A: SHS was formed in 2006 after the Old Court House won the award. The president of Badan Warisan Malaysia came here to present the awards to the State Government in 2004 and suggested the formation of the society. The Chief Minister then set aside RM100,000 for the society and I was the first president.
The society currently has about 40 members. We focus on promotion and education, targeting schoolchildren and we organise heritage walk, talks, and site visits.
The society also initiated a community heritage conservation project in Siniawan. Why Siniawan? Because it is an ancient, long forgotten small town, with the best kept timber shophouses in Sarawak. There is no development pressure, you can still have the ‘yesterday’ feeling pretty much, it has all the ingredients – the story line with tangible and intangible cultures. And of course, I was born there.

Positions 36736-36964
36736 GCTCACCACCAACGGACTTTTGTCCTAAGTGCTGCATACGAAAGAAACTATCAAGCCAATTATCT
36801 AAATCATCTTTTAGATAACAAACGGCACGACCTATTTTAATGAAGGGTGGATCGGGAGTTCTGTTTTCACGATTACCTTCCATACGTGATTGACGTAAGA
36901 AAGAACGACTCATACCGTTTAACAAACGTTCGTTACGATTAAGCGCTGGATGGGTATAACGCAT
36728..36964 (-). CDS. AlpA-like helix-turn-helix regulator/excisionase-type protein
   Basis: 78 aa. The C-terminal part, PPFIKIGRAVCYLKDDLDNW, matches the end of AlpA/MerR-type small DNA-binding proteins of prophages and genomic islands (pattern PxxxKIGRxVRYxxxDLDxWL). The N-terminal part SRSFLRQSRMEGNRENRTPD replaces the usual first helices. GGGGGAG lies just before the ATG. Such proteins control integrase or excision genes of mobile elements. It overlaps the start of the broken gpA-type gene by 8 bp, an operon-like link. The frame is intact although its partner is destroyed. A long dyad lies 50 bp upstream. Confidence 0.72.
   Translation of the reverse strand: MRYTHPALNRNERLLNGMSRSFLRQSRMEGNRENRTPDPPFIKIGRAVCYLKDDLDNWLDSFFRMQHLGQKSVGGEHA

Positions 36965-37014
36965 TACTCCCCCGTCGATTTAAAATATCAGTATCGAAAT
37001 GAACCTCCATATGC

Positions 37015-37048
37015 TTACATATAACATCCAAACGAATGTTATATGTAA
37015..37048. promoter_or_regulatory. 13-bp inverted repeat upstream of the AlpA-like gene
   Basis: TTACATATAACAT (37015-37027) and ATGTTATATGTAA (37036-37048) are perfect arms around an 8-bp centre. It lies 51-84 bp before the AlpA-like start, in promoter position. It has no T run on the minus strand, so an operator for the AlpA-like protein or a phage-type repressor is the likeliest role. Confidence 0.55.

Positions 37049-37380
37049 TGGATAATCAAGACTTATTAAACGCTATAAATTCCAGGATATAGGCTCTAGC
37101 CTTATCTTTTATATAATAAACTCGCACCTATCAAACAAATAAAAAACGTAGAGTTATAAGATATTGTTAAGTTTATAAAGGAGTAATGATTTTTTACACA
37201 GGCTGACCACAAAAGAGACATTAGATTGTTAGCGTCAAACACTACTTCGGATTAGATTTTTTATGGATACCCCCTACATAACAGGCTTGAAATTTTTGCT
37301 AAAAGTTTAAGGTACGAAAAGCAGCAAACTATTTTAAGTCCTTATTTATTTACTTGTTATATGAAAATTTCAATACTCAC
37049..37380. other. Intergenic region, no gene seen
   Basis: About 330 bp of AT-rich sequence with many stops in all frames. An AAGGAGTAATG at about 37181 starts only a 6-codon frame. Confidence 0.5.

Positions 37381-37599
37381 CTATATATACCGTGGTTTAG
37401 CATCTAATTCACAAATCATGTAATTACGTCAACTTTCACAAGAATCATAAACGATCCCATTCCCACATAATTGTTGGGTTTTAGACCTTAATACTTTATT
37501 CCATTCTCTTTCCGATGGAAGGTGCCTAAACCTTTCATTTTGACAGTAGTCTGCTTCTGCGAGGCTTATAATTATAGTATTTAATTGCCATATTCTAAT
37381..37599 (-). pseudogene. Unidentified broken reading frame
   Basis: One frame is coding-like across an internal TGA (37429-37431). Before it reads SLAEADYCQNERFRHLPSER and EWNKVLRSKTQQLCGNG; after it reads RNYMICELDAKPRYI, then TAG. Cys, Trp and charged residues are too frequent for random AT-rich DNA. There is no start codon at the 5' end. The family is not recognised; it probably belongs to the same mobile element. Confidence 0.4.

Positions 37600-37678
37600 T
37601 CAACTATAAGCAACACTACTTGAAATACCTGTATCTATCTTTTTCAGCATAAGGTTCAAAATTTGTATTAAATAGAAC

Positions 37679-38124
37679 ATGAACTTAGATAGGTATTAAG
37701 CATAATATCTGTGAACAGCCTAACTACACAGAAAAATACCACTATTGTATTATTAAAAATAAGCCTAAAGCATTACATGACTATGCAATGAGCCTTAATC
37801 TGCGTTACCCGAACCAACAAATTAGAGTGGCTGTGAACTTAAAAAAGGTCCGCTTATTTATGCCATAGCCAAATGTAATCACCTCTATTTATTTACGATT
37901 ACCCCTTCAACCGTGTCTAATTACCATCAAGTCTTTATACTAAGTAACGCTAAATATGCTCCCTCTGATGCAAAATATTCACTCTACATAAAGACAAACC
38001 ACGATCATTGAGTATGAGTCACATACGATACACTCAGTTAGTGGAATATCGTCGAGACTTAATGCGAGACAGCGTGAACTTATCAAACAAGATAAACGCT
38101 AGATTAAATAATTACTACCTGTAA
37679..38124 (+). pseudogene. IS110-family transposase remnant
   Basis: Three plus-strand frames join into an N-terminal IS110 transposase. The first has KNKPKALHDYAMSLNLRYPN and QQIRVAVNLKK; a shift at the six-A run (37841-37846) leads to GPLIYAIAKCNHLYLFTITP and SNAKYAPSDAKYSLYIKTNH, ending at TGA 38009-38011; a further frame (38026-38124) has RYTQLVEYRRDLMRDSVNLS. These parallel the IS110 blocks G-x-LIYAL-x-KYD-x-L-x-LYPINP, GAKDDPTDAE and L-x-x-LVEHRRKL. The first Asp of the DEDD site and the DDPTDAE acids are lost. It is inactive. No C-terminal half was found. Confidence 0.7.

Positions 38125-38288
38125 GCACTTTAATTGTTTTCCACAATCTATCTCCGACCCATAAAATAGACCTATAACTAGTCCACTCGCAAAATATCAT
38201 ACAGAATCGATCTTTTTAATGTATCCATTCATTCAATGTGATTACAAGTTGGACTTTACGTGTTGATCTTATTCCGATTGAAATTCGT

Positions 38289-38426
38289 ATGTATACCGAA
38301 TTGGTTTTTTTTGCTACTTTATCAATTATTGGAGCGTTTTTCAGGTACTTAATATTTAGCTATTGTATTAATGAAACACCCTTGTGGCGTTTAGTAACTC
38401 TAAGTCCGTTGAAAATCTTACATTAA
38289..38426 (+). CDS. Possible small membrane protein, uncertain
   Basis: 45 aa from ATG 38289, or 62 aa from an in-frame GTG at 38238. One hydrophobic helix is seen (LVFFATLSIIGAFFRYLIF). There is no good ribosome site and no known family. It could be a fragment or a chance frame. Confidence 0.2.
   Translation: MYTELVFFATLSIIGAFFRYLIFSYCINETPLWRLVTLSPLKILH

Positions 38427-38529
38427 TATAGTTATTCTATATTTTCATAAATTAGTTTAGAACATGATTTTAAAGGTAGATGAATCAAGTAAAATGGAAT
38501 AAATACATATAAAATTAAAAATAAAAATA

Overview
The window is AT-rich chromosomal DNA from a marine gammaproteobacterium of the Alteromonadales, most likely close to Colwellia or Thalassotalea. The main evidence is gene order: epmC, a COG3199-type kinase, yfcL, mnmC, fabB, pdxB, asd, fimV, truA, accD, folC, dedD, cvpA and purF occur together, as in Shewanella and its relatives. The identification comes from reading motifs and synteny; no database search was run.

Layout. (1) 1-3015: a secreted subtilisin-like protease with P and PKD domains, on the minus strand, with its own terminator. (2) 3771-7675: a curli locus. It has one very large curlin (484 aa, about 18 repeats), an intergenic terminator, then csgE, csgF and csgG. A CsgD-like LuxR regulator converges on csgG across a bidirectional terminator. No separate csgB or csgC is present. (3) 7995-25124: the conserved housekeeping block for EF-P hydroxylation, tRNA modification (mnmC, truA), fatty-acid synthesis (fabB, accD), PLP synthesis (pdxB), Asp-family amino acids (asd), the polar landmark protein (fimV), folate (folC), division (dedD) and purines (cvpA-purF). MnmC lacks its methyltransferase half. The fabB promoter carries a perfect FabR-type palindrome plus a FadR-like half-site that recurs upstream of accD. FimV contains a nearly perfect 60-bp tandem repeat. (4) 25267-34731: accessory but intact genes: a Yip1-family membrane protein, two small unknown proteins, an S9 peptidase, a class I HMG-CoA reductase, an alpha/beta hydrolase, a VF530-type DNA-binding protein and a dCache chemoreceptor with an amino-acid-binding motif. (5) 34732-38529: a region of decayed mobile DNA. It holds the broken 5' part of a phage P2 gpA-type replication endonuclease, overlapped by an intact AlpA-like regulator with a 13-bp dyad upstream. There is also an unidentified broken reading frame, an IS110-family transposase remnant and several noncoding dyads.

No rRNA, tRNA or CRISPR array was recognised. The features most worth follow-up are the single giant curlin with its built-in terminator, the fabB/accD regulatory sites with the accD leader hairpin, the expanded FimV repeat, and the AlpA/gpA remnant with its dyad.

We get the local community involved to do documentation, awareness campaigns and other activities on the conservation of the ancient town.
Q: What do you want to achieve in the next five years?
A: When I reached 40 and everything was more stable, I started thinking of my five-year plan. I had reconstructed my business model and spent about 60% of my time on NGO work the first five years.
Now, in my second five-year plan, I realised that my practice in Sarawak should be kept to a small office. So, I keep my staff below 10 so I can focus on quality work, and also to continue my social responsibility in conservation efforts.
Q: What do you do when you are not working?
A: I love gardening, partly because of my late mother. I am planting trees in my backyard. I want to plan a jungle with local trees. There are lots of experimentation to do.
I am also in the editorial board of a book called ‘Architectural history in Sarawak’ which is scheduled to be published next year. Other than that, what I want to do most is to spend more time with my family.